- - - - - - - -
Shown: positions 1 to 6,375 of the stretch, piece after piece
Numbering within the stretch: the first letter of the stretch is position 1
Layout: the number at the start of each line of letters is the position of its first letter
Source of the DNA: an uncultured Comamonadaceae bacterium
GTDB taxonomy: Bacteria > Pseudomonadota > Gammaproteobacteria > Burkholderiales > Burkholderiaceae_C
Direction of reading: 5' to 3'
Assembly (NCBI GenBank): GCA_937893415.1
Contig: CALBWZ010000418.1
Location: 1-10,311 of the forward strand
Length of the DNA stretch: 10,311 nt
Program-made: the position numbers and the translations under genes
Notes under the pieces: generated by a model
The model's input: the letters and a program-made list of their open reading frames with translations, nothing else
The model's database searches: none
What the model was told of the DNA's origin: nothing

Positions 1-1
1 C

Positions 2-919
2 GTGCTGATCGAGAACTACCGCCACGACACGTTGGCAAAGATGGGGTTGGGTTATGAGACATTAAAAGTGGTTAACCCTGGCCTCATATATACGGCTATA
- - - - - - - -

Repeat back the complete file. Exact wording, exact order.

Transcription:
Shown: positions 1 to 6,375 of the stretch, piece after piece
Numbering within the stretch: the first letter of the stretch is position 1
Layout: the number at the start of each line of letters is the position of its first letter
Source of the DNA: an uncultured Comamonadaceae bacterium
GTDB taxonomy: Bacteria > Pseudomonadota > Gammaproteobacteria > Burkholderiales > Burkholderiaceae_C
Direction of reading: 5' to 3'
Assembly (NCBI GenBank): GCA_937893415.1
Contig: CALBWZ010000418.1
Location: 1-10,311 of the forward strand
Length of the DNA stretch: 10,311 nt
Program-made: the position numbers and the translations under genes
Notes under the pieces: generated by a model
The model's input: the letters and a program-made list of their open reading frames with translations, nothing else
The model's database searches: none
What the model was told of the DNA's origin: nothing

Positions 1-1
1 C

Positions 2-919
2 GTGCTGATCGAGAACTACCGCCACGACACGTTGGCAAAGATGGGGTTGGGTTATGAGACATTAAAAGTGGTTAACCCTGGCCTCATATATACGGCTATA